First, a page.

Mel Davies - Golfshake Ambassador and Midlands Specialist - has also seen golfing apparitions. "For me the scariest shot on the scariest hole is the tee shot on the 18th at West Midlands GC. 140 yards off the whites to an island green that is an almost replica of the 17th at Sawgrass. Only normally hitting a wedge or 9 iron but knowing water awaits anything off-line, makes what should be a relatively simple shot not so simple."
Being wayward is also not recommended on this Welsh classic, which both exhilarated and intimidated Darren Ramowski. "Arguably one of the most beautiful and picturesque courses I've played, but equalling scary due to its unique location and setting. Nefyn and District Golf Club, located in North West Wales, is set in Porthdinllaen and on the north coastline of the Llyn Peninsula and is often described as one of the best and must play experiences in Wales.
"However, time it wrong and the holes that feature on the Point 9 which head out to the lighthouse will put fear into the most seasoned golfer. Whilst the views and course layout are some of the best in golf, it is its proximity to the footpaths that lead to Porthdinllaen that will have golfers fearing for their lives. Imagine hitting tees shots on to narrow fairways dissected by footpaths dotted with groups of non-golfers - what do those cries of fore mean to them.
"Don't be put off though. There are 27 holes in total across three loops of nine and the club are fully aware of the locations popularity so will ensure if you do play, which every golfer should, that you play the Point 9 at a suitably appropriate time. The most recent review on Golfshake simply described Nefyn as 'Out of This World.'"
The Castle Course at St Andrews is the most recent additions to the Home of Golf, but it has caused much emotional trauma, particularly the par 3 17th hole, cited by Kevin Heggie. "One of the best (and toughest) par 3s you could ever play, this hole has it all, and with the Scottish weather throwing wind and rain at you throughout the year, it requires full commitment and skill to hit the green verses the North Sea.
"For me, the anticipation of playing this hole actually started just over a year beforehand, when I had a chance to walk around a few of the holes at this stunning course on a bright and relatively still day, and this hole was the one which got the most attention as we watched other golfers tee off, with mixed results. Roll on 12 months, and the weather, in Scottish parlance, was dreich, with harr was rolling in from the sea with accompanying winds. Club selection is the first challenge due to the required carry over the bay from the cliff top tee box, where anything short is bouncing off the rocks, but go long and rough and bunkers await. Once you've picked the right club, you have to then fully commit to the shot, as anything drifting left will also result in a reload."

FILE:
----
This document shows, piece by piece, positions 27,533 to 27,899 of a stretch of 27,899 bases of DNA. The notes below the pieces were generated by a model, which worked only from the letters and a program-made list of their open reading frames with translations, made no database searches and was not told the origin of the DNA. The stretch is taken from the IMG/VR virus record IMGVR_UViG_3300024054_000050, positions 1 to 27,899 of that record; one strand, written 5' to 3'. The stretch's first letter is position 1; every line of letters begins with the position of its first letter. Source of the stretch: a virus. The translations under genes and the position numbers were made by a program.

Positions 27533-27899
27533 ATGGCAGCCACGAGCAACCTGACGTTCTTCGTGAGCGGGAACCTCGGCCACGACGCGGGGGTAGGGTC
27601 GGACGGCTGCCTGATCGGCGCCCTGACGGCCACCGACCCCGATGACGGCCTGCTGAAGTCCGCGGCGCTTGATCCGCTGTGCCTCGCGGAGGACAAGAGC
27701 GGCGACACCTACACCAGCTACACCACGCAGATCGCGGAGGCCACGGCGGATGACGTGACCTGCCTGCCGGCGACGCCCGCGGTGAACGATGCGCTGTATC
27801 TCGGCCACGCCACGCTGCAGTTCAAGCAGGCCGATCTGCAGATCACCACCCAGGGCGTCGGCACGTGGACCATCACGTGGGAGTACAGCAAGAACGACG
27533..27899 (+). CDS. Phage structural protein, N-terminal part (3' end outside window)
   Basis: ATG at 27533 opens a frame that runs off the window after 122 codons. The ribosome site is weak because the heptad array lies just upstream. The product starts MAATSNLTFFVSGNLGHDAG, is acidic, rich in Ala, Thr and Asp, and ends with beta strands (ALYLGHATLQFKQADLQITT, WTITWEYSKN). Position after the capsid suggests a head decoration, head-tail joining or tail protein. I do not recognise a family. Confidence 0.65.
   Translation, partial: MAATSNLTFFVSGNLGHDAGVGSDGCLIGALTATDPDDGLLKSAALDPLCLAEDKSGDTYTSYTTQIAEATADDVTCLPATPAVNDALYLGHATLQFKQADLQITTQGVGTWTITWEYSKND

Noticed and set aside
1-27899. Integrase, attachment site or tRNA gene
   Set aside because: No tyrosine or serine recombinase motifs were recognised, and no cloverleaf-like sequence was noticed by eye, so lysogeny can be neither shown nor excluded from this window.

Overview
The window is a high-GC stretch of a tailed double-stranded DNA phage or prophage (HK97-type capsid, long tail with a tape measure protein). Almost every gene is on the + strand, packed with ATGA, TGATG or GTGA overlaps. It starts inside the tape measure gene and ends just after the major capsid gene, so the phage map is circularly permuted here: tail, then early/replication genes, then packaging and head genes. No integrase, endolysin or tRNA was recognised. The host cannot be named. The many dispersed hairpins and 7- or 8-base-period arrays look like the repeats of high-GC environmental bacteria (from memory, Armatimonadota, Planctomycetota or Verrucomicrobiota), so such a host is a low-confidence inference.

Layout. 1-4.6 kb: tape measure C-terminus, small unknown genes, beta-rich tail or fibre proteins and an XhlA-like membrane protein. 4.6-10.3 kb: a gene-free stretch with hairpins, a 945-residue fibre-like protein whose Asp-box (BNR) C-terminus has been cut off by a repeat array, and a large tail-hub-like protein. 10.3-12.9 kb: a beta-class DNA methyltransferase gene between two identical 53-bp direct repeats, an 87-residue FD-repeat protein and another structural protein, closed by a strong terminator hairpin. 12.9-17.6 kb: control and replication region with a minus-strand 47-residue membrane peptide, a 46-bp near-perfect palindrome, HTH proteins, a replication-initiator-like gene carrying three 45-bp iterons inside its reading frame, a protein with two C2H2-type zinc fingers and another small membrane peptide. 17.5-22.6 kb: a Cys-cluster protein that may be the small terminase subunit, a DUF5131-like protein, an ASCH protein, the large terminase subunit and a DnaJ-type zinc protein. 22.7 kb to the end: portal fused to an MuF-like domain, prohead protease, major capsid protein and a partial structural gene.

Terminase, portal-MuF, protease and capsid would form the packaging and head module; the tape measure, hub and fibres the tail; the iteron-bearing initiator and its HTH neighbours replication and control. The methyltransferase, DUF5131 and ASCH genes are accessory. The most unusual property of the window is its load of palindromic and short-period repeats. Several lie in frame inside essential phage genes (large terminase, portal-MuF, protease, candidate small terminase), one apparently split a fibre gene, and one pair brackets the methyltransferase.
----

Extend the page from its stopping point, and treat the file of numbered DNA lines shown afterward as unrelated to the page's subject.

For all that has been said, often it's the seemingly easiest shots and holes that are the scariest. For Golfshake's Kieran Clark, this isn't truer than on the 1st on the Old Course at St Andrews. "The Road Hole, the 11th (humorously known as the shortest par 5 in Scotland), or the 14th holes of this legendary venue are known for their difficulty, but not enough is written about that innocuous opener with its 128-yard-wide fairway. Standing on the tee before the R&A Clubhouse, with the weight of history on your shoulders, faced with the largest target area you could imagine, is positively terrifying. Such is the power of the brain and your thoughts, the apparently unmissable narrows before your eyes. And, yes, I have missed, both left and right, several times. That's golf. That's the mind. That's the influence of fear. When something gets inside your head, that is genuinely scary."
And there we have it, a combination of iconic holes, statistical terrors, and personal tales. That's more effective than any horror movie marathon. Have you played any of those mentioned above, or do you have your own story to tell? Let us know what the scariest hole you have played is!